Part of reading is finding the right book at the right time. There’s a notion that some books are “great books”, but I think all that is is that some books are the right book at the right time for the most people.
The hunt for the right book is half the fun of reading. It’s like trying to discover a perfect wine pairing, gem of a restaurant, or new band.
This book was the right book for me at the time that I read it. It’s about a photographer who lives on the Farallon Islands near San Francisco for a year, documenting bird and wildlife migrations. I went to the islands a year and a half ago, so the place means something to me. I just watched Werner Herzog's documentary about Antarctica, so the notion of weird scientists living in remote places has a currency to it. After so many Soviet/ Russian spy and war-era stories, I wanted something simple, linear, and personal.
First, the islands. We went there on a whale watching tour when in San Francisco for a conference a year and a half ago. It was fall. The water in the bay was smooth as glass … until we passed under the Golden Gate bridge. Then, we were sailing through waves and chop like I haven’t seen before. At one point the waves were rolling so much that the boat seemed to be on a 90-degree angle. Looking portside meant looking up, to the sky. Most of the people on the boat became seasick. Then, we finally arrived at the islands only to learn that there’s no dock. Trespassers are shot. We weren’t getting off the boat. Instead, they cut the motor and we bobbed around looking at the bird sanctuary.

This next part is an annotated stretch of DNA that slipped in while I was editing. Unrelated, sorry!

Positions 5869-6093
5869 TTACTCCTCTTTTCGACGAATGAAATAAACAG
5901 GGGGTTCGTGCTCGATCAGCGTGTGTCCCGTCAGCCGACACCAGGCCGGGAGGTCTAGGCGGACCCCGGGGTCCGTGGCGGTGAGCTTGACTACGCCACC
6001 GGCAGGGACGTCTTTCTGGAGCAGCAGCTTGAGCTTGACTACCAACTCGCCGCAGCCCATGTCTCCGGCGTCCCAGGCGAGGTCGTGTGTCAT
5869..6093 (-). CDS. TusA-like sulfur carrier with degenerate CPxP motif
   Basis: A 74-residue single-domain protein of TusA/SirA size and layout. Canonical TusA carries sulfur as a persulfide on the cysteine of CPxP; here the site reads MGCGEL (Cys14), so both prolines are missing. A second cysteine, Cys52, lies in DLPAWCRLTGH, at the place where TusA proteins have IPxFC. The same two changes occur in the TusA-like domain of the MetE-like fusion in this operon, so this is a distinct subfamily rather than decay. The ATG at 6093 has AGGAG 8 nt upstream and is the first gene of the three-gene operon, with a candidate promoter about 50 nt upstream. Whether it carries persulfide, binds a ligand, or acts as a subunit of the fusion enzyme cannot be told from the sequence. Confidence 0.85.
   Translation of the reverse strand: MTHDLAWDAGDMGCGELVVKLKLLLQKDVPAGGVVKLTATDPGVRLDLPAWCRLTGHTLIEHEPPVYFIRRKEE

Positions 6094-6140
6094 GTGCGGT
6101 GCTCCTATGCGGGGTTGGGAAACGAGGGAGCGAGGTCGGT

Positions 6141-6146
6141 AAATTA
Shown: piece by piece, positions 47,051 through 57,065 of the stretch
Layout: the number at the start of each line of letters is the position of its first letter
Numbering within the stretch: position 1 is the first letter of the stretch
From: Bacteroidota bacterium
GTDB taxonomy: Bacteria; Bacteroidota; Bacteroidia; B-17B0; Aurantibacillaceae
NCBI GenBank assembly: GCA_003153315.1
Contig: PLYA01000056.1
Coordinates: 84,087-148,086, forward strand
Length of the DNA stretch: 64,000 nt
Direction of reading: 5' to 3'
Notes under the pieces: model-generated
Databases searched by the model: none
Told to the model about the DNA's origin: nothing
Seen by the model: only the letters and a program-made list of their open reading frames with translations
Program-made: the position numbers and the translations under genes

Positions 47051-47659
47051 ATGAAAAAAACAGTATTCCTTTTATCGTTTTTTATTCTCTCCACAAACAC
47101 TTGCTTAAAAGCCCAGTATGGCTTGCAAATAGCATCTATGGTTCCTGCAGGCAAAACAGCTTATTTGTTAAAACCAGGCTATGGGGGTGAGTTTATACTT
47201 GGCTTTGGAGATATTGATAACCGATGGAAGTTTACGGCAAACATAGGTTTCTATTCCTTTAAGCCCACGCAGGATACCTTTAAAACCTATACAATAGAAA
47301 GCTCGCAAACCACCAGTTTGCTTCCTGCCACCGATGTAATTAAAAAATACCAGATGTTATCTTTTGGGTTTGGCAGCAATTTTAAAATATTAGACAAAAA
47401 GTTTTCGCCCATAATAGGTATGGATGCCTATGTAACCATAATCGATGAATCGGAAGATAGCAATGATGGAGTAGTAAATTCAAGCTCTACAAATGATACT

If you know anything about boats, you of course know that cutting the engine in rough waters makes seasickness even worse. If you know anything about birds, you know that 250,000 birds are likely to produce an unimaginable stench. Basically, anyone who wasn’t seasick at that point, was overcome. Except me. I was just happy to be out in the sun. I think I even saw a whale.
Second, Herzog’s documentary about Antarctica shows scientists working in remote locations to be … a little wonky. They’re great fodder for fiction.
To say anything of the plot would be to give it all away. It’s a simple book - girl goes to island, stuff happens. A simple story, told neatly and with affection for the characters and places. No great social stakes. Just people doing stuff people do in an unusual place. With sharks and whales and seals and birds.